The Sacramento Kings defeated the Dallas Mavericks Monday; 112-97.
The day before, the Kings sent John Salmons, Greivis Vasquez, Patrick Patterson and Chuck Hayes to the Toronto Raptors in exchange for Rudy Gay, Aaron Gray and Quincy Acy — who did not play in yesterday’s game against the Mavs.
Yes, that Derrick Williams — the former misfit of the Minnesota Timberwolves.
Recently at Hardwood Paroxysm, Derek James suggested that Williams gets a new start in Sacramento. There is no longer any hinderance or pressure that may have once burdened the number-two overall selection.
“From here on out, those burdens are no more, or at least lessened. He may not have been a star in Minnesota, but still stands the chance to be a star in somebody else’s sky.”
Because of an injury to Kevin Love, Williams started 56 of his 78 appearances last season and averaged 12 points and 5-and-a-half rebounds per game. However, over the last 33 games of the year he averaged 15 points, 7 rebounds and shot 34 percent from long distance — all of which are above his career averages.
But inconsistent performance, in addition to sporadic and random minutes of playing time, through November of this season in Minnesota made Williams a bad ‘fit’ on the roster. He was playing fewer than 15 minutes and averaging only 5 points and 2 rebounds a game, he also watched, in uniform, from the sidelines on four separate occasions (DNP-Coaches Decision).
The Wolves soon traded away the third year player and former number two overall selection for a defensive specialist, Luc Mbah a Moute, that would receive consistent playing time, something the Wolves weren’t providing Williams.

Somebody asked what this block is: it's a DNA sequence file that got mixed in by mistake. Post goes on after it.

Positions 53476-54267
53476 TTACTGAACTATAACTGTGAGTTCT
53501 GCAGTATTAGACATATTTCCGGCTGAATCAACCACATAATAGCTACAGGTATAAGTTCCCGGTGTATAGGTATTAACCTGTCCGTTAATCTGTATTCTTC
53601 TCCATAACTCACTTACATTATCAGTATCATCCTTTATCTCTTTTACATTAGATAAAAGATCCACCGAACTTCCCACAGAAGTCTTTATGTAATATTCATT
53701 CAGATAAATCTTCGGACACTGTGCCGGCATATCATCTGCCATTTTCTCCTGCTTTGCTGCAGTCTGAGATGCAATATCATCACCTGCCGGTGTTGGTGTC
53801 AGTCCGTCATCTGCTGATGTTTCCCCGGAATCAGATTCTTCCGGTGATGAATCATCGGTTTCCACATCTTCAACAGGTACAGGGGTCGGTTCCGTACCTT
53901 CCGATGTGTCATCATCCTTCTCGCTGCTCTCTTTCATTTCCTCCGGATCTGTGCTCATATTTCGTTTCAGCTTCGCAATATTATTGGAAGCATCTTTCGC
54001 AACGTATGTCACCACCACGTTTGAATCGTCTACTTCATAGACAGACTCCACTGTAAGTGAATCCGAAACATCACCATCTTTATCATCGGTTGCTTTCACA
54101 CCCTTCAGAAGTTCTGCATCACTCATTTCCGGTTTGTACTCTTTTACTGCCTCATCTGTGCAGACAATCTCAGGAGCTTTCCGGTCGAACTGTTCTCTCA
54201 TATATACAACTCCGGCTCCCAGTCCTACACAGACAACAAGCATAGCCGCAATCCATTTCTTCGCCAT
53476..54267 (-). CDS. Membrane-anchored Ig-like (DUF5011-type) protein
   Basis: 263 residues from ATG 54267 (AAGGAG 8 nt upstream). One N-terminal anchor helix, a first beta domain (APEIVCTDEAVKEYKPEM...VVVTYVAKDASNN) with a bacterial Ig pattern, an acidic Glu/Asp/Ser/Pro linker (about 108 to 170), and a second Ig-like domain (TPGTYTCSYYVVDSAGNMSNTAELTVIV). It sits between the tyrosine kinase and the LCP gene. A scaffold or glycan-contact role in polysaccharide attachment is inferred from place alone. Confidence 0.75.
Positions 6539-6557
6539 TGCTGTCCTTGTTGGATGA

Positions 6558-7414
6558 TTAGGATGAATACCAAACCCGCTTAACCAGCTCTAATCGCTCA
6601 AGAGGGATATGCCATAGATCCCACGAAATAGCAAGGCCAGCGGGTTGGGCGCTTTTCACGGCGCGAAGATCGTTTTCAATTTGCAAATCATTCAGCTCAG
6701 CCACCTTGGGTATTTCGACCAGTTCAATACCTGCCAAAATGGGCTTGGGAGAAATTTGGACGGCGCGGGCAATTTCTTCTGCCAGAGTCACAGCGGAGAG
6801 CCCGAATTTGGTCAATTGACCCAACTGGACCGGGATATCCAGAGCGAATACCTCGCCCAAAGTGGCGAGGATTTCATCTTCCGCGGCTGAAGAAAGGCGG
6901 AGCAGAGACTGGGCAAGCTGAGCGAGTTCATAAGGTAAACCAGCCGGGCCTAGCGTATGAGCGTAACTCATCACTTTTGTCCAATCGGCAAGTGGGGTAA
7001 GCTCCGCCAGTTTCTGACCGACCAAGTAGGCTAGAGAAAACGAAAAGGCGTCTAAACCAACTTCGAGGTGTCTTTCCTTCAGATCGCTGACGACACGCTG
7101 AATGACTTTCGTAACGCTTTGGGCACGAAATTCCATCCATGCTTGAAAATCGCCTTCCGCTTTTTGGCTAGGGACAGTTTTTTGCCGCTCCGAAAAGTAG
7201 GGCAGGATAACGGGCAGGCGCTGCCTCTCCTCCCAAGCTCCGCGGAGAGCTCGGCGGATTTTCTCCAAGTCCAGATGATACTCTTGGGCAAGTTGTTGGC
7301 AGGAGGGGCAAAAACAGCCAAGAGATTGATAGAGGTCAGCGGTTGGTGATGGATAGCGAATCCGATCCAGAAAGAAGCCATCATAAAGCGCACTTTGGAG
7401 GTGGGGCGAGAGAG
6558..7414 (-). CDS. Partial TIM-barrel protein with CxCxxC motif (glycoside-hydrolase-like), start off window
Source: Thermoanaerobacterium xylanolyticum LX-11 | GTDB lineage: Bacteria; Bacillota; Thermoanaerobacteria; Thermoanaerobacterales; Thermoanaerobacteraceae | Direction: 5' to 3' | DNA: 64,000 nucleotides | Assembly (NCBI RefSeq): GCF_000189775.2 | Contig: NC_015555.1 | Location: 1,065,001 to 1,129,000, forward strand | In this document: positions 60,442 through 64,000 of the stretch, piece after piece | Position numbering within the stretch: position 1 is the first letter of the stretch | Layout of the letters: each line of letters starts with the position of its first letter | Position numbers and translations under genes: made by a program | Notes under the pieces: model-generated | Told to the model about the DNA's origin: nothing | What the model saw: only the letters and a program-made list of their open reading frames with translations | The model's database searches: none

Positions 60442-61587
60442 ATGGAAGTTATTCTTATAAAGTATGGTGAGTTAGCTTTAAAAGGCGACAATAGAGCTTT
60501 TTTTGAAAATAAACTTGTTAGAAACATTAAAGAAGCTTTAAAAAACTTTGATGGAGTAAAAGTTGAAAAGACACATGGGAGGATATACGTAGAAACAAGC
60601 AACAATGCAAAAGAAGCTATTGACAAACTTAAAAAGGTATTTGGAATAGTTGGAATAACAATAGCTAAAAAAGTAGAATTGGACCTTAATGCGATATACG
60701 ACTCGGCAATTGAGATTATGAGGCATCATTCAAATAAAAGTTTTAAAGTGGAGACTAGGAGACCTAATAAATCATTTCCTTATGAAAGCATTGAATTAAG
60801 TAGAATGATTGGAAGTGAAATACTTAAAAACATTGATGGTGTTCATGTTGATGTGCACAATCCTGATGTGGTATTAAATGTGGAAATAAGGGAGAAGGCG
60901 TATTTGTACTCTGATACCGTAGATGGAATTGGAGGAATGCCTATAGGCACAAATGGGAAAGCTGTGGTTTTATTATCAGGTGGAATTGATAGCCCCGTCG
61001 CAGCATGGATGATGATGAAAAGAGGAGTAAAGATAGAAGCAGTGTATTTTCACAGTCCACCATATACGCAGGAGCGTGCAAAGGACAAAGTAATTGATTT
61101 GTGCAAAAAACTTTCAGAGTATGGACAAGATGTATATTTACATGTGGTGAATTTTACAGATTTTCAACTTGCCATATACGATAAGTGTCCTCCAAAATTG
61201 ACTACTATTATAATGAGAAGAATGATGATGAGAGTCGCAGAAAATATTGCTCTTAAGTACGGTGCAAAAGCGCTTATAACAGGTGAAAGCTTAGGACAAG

Williams, the highest draft selection in Timberwolves franchise history, failed to flourish, or even function, in head coach Rick Adelman‘s Princeton Offense.
Jon Krawczynski of the Associated Press interviewed Williams shortly after his departure.
“I think my style of play and coach’s (Adelman) system just didn’t really match up,” Williams said. “And the times I really tried to showcase what I could do, it made it seem like I was holding the ball too much.”
With a little over four minutes remaining in the game — Williams, aside Cousins and Thomas, checked out with the Kings ahead 106-82, those at Sleep Train Arena stood and rewarded the team’s performance with an applause. Malone stood on the sideline and embraced each of them as they stepped off the floor, proud of his players performance.
Williams would finish the game with 31 points on 12 of 16 shooting from the field, 4 of 6 from three-point range, while also grabbing five rebounds and swiping five steals.
But was it a fluke? Could this career performance possibly turn into the norm for Williams and the Kings? Until last night he was 16 of 37 from the field and had yet to make a shot worth three-points, the addition of Gay also poses a positional puzzle for Malone — where will Willams fit?
Kings plan on using Rudy Gay as a stretch power forward & see Gay & Derrick Williams as interchangeable guarding either forward, source says
— Marc J. Spears (@SpearsNBAYahoo) December 9, 2013
After Monday’s victory over the Mavs Malone addressed his roster dilemma he faced prior to tip-off, and the decisions he’ll need to make about where to play Gay and Williams.
“We didn’t care if we had 10 or 15 players, we had enough talent to win this game,” Malone told the AP. “… Our next challenge is to figure out the new guys and how they’re going to play and at what position.”
Yesterday Hickory-High discussed “The Seven Stages of Rudy Gay,” though our perspective was theoretical and from afar, Malone’s is much different; he is going to live it. The first year head coach has been assigned the task of somehow making this roster work. But there’s no reason to believe that the addition of Gay isn’t going to infect the Kings, Just ask the Raptors; Gay ‘banned’ statistics from the locker room (whatever that means) because of the considerable attention from the media that his shot volume and selection attracted. However, after last night against the Mavs Malone, for now, showed he’s capable manufacturing a victory with the players at hand in even the most unexpected circumstances.
Don’t expect Williams to instantly begin averaging 30 points and 10 rebounds a night, nor is it likely he’ll immediately become a 20-10 player. Although after the best performance of his career last night perhaps Williams is capable of meeting the expectations, just not the ones expected of him playing in Minnesota.